Silicon Value Chain

Silicon Value Chain

Implications for market competition

Perhaps some of First Solar’s success comes from their close coordination?

Certainly, much of the cost advantage that First Solar enjoys comes from the fact that its semiconductor is thin (and therefore cheap).  The bandgap of CdTe is tuned better to the wavelength of the sun’s light.  However, their labor content and materials handling costs are also very low, which can only be achieved with the close coordination of manufacturing.  Also, by depositing the entire semiconductor stack at once (CdTe, CdS, and the front & back electrodes), First Solar can optimize and minimize the design & materials used.

Silicon might benefit in the longer term from integrating best-in-class technologies across the value chain

Silicon’s value chain should be a long-term strength.  Startups can focus on innovating within specific segments of the value chain.  They don’t have to integrate vertically in order to produce & ship a product.  Therefore, then, the customer will be able to assemble the best-in-class from each market segment, in order to optimize the cost & performance of silicon.  A couple examples:

  • 6N Silicon is developing technology with uses metallurgical-grade silicon handling for ingot production.  Their approach isn’t as pure as the current methods, but the costs fall much faster than the performance does.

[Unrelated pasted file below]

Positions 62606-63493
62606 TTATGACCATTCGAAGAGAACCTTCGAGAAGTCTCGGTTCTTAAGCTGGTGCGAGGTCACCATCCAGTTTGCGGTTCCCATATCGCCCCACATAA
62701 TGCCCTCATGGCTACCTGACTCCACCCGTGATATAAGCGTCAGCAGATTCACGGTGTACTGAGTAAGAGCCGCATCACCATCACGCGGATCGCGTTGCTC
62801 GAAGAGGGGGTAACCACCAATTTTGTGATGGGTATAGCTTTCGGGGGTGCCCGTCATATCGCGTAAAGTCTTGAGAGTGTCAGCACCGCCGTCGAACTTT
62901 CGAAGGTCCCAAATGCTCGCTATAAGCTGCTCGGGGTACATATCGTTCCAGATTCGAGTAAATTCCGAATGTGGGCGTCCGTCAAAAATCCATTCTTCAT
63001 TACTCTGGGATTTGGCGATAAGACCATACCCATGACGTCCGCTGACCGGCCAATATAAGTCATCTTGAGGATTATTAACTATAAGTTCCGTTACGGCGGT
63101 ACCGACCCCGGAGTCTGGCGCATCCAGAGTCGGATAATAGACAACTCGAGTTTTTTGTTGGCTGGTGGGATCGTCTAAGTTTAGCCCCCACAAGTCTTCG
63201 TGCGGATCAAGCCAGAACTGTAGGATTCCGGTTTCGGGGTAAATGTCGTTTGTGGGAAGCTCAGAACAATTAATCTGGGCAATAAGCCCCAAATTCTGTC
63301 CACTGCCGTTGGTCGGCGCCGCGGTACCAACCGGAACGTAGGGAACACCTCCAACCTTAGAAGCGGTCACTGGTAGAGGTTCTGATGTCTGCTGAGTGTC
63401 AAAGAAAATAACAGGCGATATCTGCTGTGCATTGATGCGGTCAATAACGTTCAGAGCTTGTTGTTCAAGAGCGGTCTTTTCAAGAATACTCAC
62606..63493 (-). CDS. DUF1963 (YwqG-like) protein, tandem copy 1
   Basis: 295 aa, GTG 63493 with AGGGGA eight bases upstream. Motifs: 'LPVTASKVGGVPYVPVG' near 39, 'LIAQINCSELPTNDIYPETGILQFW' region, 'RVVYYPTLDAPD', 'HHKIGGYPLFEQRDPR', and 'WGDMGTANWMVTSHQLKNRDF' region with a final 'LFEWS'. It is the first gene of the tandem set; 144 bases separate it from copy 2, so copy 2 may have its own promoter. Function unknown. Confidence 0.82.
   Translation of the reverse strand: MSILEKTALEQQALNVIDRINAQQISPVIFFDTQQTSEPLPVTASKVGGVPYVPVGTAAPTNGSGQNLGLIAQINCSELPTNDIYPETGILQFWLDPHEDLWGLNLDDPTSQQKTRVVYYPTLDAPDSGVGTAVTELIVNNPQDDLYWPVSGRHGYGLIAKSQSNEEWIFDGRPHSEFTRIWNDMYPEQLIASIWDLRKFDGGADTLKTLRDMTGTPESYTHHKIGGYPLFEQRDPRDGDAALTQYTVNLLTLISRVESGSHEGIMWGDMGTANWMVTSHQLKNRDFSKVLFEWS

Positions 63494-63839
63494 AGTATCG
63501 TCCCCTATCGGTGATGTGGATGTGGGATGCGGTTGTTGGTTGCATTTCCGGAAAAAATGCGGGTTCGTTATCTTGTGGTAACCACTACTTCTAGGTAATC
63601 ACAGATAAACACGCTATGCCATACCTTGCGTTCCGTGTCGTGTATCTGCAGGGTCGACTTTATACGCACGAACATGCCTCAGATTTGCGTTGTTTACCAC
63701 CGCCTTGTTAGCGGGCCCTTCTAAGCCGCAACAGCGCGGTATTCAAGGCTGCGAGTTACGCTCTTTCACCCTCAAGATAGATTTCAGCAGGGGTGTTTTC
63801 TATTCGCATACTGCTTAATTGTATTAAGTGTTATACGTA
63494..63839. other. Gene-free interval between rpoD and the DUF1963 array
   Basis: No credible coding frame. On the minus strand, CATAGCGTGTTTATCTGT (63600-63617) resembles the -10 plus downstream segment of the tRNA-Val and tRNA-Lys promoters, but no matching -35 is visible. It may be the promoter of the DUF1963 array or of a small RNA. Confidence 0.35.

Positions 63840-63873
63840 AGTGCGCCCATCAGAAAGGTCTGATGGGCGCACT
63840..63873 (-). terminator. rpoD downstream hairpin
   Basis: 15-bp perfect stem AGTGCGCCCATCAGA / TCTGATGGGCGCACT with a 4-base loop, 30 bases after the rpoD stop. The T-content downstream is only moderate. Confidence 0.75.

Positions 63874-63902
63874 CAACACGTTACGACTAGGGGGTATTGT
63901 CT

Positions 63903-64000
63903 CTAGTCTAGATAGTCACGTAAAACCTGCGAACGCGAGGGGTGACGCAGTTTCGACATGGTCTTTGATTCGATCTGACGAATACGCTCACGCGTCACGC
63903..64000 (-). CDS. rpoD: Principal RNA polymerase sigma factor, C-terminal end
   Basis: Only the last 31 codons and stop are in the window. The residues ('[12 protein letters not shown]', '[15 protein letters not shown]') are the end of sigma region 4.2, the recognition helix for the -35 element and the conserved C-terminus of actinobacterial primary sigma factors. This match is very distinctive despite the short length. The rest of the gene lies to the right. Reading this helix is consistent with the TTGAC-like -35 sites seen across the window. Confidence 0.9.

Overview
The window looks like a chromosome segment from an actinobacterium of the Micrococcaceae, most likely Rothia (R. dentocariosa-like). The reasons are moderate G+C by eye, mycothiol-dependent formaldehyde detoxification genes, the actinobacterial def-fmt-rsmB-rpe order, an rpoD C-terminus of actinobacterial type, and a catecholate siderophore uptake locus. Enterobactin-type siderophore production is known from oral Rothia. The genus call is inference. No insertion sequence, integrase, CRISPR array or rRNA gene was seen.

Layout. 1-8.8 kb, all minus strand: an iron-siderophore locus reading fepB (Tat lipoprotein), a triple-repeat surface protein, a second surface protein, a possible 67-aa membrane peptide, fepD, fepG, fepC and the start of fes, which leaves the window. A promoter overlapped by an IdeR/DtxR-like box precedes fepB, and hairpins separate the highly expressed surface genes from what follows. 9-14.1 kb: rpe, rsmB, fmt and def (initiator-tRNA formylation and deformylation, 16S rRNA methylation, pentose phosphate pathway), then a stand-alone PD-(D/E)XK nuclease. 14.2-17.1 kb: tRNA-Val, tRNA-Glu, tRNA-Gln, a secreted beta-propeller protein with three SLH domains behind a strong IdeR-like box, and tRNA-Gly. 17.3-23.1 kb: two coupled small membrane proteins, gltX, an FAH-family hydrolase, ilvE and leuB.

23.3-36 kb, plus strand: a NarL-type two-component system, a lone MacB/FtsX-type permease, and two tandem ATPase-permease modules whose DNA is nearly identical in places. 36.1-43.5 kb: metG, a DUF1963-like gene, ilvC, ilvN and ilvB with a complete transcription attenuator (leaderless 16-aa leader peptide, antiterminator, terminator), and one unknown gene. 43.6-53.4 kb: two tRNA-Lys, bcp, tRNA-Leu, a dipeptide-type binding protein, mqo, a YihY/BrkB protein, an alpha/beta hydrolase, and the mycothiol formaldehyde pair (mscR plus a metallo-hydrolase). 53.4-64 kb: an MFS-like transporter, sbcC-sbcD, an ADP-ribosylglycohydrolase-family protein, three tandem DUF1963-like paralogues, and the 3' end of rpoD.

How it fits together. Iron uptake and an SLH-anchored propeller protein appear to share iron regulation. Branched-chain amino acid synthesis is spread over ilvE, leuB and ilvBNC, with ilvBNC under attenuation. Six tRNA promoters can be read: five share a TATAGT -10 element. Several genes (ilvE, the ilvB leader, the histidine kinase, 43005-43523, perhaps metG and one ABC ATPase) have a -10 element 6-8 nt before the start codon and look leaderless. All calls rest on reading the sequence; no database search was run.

• 1366 Technologies is developing technologies to make the cell more efficient: thinner front contacts, a more absorptive front side of the cell, and a more reflective back side.

Both of these startups are focused on different parts of the silicon value chain (ingot and cell, respectively), and so they are not actually competing with each other.  Perhaps they might both be part of the winning technology assortment.

So even though First Solar has a huge cost advantage right now, don’t count crystalline silicon out just yet.  The market structure is in their favor.


6 Responses

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  1. Tim said, on April 11, 2010 at 8:44 pm